Terrorist Strike In Brussels Causes Market Angst

A series of attacks at Brussels airport and metro casts a pall over the market. The attacks come as Europe prepares what for many will be a long holiday weekend. Gold, the dollar and yen seem to have been the beneficiaries. Bonds are generally firmer and equities lower. However, in late morning activity in London, the markets began stabilizing. 

Sterling remains the weakest of the major currencies. It is nearly as much as it was yesterday (0.7%) against the dollar. Osborne has been forced to scrap some welfare cuts, and this opens a new GBP4.4 bln budget gap.  

Such climb downs and missing self-imposed caps and targets have become characteristic of the Chancellor in Cameron’s government. However, within the backdrop of the referendum is having a greater toll. Cameron’s hope that a referendum would unite the party seems to be doing the exact opposite.  

Moody’s assessment of Brexit could have been worse. It argued that the costs would outweigh the benefits, which is what most economists have concluded.  Moody’s also noted that there would be credit implications. However, it judged that the costs would be manageable, and the existing trade arrangement with the EU would likely be replicated.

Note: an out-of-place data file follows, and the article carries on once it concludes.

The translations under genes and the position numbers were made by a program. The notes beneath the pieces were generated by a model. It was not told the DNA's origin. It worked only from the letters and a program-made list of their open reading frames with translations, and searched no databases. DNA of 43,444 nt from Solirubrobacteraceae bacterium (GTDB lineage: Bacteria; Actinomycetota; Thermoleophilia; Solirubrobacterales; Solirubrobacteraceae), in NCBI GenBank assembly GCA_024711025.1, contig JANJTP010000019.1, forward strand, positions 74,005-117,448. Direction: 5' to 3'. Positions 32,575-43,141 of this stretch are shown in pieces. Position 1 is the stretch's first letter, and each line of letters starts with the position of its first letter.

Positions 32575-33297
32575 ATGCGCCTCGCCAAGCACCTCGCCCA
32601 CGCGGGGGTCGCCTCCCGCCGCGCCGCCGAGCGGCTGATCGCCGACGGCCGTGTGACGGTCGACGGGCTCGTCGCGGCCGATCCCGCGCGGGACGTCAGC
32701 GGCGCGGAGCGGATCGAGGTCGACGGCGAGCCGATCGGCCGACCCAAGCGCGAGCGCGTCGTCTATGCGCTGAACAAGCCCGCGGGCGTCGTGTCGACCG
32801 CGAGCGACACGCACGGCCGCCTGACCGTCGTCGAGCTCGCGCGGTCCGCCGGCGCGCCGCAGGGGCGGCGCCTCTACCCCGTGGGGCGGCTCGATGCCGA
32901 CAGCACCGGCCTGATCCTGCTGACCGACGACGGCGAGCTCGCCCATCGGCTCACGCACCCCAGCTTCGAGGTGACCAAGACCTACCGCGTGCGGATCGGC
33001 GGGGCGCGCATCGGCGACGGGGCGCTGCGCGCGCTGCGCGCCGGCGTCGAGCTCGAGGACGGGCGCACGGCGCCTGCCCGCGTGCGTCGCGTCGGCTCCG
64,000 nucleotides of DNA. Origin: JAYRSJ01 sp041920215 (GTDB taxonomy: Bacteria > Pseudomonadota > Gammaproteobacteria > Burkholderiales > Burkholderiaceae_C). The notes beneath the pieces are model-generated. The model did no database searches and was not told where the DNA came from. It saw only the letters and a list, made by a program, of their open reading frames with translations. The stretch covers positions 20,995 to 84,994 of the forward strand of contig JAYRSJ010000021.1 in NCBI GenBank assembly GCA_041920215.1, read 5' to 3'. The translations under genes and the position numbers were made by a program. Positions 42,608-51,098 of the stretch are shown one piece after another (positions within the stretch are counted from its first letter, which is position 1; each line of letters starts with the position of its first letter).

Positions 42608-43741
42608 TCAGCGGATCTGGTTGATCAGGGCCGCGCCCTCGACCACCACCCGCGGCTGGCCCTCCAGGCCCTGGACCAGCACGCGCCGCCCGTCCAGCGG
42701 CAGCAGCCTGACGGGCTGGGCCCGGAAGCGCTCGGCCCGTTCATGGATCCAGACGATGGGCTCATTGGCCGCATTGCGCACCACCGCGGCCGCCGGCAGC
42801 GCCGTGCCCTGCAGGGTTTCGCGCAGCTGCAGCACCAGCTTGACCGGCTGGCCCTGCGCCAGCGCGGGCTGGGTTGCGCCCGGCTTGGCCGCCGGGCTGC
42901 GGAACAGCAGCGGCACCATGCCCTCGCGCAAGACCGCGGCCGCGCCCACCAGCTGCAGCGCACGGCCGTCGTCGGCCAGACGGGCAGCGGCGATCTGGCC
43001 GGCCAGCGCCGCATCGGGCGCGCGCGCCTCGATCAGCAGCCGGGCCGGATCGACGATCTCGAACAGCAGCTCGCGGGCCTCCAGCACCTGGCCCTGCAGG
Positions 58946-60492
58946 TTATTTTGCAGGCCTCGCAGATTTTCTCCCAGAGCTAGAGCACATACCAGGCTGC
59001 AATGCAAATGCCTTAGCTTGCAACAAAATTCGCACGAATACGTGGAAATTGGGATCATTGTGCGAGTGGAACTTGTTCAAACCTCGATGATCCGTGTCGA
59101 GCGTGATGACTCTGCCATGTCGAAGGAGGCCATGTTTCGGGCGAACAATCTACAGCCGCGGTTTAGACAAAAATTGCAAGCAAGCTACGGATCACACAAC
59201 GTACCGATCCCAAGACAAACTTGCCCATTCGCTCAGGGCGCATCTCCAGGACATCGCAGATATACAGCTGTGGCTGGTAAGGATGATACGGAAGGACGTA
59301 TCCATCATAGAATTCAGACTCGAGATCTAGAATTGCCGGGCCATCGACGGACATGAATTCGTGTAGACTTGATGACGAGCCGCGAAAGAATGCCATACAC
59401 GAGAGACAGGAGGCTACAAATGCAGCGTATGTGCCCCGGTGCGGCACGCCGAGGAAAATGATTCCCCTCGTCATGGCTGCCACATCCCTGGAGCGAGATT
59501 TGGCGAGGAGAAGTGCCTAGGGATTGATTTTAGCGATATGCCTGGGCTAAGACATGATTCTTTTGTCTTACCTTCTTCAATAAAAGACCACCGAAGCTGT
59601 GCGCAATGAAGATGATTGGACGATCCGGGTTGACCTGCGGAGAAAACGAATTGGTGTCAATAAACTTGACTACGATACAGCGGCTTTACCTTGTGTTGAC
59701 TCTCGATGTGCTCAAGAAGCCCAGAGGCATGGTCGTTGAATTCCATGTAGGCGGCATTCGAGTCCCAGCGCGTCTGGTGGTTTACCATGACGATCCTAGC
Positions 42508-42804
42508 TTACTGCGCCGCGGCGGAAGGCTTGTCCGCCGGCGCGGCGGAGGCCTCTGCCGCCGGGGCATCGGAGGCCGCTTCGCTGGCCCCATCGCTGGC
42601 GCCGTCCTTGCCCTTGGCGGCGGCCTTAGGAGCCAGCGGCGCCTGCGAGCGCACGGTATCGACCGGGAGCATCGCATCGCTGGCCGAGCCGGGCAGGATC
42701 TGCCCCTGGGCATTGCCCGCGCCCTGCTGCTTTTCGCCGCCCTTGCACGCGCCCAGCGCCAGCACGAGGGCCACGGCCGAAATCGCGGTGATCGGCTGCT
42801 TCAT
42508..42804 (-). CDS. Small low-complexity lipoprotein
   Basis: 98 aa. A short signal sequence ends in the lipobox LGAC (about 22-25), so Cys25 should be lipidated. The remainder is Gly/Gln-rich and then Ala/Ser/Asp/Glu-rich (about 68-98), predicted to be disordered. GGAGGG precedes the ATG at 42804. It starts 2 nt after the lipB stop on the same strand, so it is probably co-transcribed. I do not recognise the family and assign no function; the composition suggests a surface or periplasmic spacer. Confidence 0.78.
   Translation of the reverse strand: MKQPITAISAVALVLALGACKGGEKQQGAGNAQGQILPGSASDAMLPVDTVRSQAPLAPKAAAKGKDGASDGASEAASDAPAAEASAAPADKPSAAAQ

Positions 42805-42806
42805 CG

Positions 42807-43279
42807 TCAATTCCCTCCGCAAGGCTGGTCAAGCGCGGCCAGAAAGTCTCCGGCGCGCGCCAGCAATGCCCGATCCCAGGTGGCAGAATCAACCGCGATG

Separately, the UK reported softer than expected inflation. The headline rise of 0.2% was half of what the consensus forecast, and this left the year-over-year rate unchanged at 0.3%. The BOE’s inflation report in February anticipated a 0.5% increase in March. The core rate was unchanged at 1.2%. Input prices for producers was a little less than expected while output price was not quite as soft as forecast.  

Sterling had poked through $.145 before the weekend and today neared $1.4250.  The $1.4230 area corresponds to a 61.8% retracement of sterling’s gains in the wake of last week’s FOMC decision. A break would warn of losses closer to $1.40. 

Poor Japanese data will encourage speculation that the Bank of Japan may ease again as early as next month. The March manufacturing PMI fell to 49.1, the lowest since at least February 2013. The Bloomberg consensus forecast an increase to 50.5 from 50.1.The average for Q1 was 50.5 compared with 52.5 in Q4 15 and 51.3 in Q3 15. 

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Author: Travis Esquivel

Travis Esquivel is an engineer, passionate soccer player and full-time dad. He enjoys writing about innovation and technology from time to time.

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